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WASHINGTON (Kyodo) The U.S. Department of Agriculture announced Monday the partial lifting of its four-year-old import ban on Japanese beef, while welcoming Tokyo’s decision the previous day to resume imports of U.S. beef after a two-year ban.

The U.S. Meat Export Federation said the first shipment of U.S. beef will leave Denver on Saturday and arrive at Narita International Airport on Sunday, where a ceremony attended by U.S. Ambassador Thomas Schieffer will be held to mark the reopening of the Japanese market.

Washington banned imports of Japanese beef in September 2001 after an outbreak of mad cow disease in Japan, while Tokyo imposed its ban on U.S. beef in December 2003, when the first case of the disease was discovered in the United States.

The U.S. action allows imports of whole cuts of boneless beef from Japan under certain conditions, including removing potentially dangerous materials, including brains and spinal cords, and implementing mitigation as certified by a veterinary official from the Japanese government.

Japanese beef, including the much sought-after Kobe beef, accounts for only a small portion of the U.S. market. Japan, on the other hand, was the largest importer of U.S. beef before the ban was imposed, with exports to Japan totaling $1.4 billion in 2003, according to the USDA.

Earlier Monday, the government conditionally lifted the import ban on U.S. and Canadian beef from cattle aged less than 21 months in line with an agreement reached in October 2004 with the United States.

U.S. lawmakers from major beef-producing states and industry leaders welcomed the decision to resume imports, but urged the administration of President George W. Bush to press Japan to raise the age limit to the internationally recognized 30 months and to call on other Asian economies to resume imports.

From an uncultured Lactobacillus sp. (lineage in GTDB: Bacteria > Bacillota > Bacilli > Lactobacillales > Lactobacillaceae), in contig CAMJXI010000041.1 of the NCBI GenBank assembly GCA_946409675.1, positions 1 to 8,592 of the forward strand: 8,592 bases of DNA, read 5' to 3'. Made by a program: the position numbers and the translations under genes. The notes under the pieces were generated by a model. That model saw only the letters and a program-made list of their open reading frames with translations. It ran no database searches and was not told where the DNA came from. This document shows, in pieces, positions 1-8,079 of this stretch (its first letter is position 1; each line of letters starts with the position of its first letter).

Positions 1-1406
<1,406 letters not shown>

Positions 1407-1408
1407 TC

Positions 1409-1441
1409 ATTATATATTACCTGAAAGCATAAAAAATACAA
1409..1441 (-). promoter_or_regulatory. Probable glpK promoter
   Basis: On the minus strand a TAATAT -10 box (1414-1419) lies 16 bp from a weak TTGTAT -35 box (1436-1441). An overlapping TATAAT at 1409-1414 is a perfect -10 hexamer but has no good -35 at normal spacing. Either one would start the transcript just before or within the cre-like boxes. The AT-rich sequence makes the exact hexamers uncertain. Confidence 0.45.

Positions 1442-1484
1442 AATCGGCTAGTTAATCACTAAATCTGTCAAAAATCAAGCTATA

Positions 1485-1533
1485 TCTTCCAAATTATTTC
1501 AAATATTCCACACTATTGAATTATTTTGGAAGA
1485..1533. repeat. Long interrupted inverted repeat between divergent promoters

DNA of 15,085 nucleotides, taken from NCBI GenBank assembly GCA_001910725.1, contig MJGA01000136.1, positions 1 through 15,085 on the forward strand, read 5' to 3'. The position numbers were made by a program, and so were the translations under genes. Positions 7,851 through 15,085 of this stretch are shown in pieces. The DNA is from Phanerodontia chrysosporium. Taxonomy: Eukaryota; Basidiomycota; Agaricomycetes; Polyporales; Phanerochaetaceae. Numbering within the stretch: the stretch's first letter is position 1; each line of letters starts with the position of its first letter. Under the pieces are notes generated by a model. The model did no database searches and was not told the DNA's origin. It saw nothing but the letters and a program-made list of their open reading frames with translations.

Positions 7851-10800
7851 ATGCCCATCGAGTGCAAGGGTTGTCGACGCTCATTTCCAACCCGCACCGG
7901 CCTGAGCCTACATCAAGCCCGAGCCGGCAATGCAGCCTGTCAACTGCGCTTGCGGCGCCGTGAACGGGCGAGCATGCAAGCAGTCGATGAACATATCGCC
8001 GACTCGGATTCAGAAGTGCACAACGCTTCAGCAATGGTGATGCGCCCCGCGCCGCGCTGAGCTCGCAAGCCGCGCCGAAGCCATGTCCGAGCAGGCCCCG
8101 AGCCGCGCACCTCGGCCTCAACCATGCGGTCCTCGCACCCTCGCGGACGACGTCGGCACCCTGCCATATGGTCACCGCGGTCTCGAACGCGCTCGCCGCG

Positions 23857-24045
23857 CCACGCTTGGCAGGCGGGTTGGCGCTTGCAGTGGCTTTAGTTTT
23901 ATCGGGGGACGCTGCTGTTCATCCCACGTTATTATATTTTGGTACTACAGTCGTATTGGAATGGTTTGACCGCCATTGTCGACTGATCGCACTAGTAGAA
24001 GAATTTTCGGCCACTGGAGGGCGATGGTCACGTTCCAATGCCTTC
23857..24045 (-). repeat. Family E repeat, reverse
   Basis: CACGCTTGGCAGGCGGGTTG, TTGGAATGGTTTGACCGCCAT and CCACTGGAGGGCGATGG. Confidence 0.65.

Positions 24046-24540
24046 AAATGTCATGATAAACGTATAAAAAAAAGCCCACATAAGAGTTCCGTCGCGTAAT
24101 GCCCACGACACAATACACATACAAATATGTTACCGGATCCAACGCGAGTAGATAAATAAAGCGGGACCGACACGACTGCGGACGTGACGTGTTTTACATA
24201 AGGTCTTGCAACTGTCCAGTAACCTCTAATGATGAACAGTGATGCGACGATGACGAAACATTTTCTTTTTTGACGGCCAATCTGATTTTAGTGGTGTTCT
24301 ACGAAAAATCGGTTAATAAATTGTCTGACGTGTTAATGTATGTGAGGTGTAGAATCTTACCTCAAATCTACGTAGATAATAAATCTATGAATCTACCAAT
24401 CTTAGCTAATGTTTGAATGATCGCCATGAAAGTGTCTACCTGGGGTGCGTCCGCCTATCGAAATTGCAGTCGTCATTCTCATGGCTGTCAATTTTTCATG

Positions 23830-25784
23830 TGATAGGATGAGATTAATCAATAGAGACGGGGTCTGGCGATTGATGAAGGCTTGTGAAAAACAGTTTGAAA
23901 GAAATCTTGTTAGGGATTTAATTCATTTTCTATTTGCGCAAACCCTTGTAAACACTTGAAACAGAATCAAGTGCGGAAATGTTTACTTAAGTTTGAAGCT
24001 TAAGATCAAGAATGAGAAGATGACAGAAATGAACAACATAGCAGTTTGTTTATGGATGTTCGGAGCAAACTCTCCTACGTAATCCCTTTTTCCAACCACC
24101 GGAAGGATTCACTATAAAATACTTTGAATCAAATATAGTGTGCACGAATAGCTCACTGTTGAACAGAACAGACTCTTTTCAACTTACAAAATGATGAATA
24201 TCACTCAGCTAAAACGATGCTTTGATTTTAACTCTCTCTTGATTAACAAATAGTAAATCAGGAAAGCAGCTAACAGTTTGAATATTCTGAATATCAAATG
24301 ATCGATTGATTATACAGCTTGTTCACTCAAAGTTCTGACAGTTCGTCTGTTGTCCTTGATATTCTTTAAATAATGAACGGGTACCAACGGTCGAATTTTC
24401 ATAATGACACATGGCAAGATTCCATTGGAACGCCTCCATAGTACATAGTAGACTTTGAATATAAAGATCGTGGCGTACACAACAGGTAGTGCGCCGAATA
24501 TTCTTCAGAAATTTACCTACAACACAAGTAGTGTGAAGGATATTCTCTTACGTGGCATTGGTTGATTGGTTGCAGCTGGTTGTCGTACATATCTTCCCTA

“I applaud Japan’s first step,” Sen. Max Baucus, a Democrat from Montana, said.

“But we still have work to do, because Japan has decided to lift its ban only on U.S. beef from cattle 20 months or younger,” said Baucus, the ranking Democrat on the Senate Finance Committee. “All U.S. beef is safe,” he added.

Sen. Wayne Allard, a Republican from Colorado, said, “For U.S. beef producers and exporters, and for Japanese consumers, this means a very happy new year.”

The two senators are among the cosponsors of a Senate bill that would have required the administration to impose economic sanctions on Japan if it had failed to lift the import ban by the end of the year.

Baucus said he will continue to “push other trading partners, like South Korea, Malaysia and Taiwan, to reopen their markets to U.S. beef.”

Jamie Willrett, chairman of the International Markets Committee at the U.S. National Cattlemen’s Beef Association, said, “While the process has been lengthy, we are pleased to be on the road to regaining this valuable market for U.S. producers.

“We’re confident consumers and the Japanese government will find it goes above and beyond their expectations,” Willrett said.

Consumers in Japan, however, appear wary. According to a recent Kyodo News survey, 75.2 percent of customers surveyed said they were unwilling to eat U.S. beef.

Nevertheless, NCBA chief economist Gregg Doud was optimistic about the news, saying, “In the past, Japan was the top export market opportunity for U.S. beef. We are determined to match these levels once again.

“We . . . are now plowing straight ahead into the next steps needed to fully reopen this and all exports markets to U.S. beef, including Hong Kong, Taiwan and more.”

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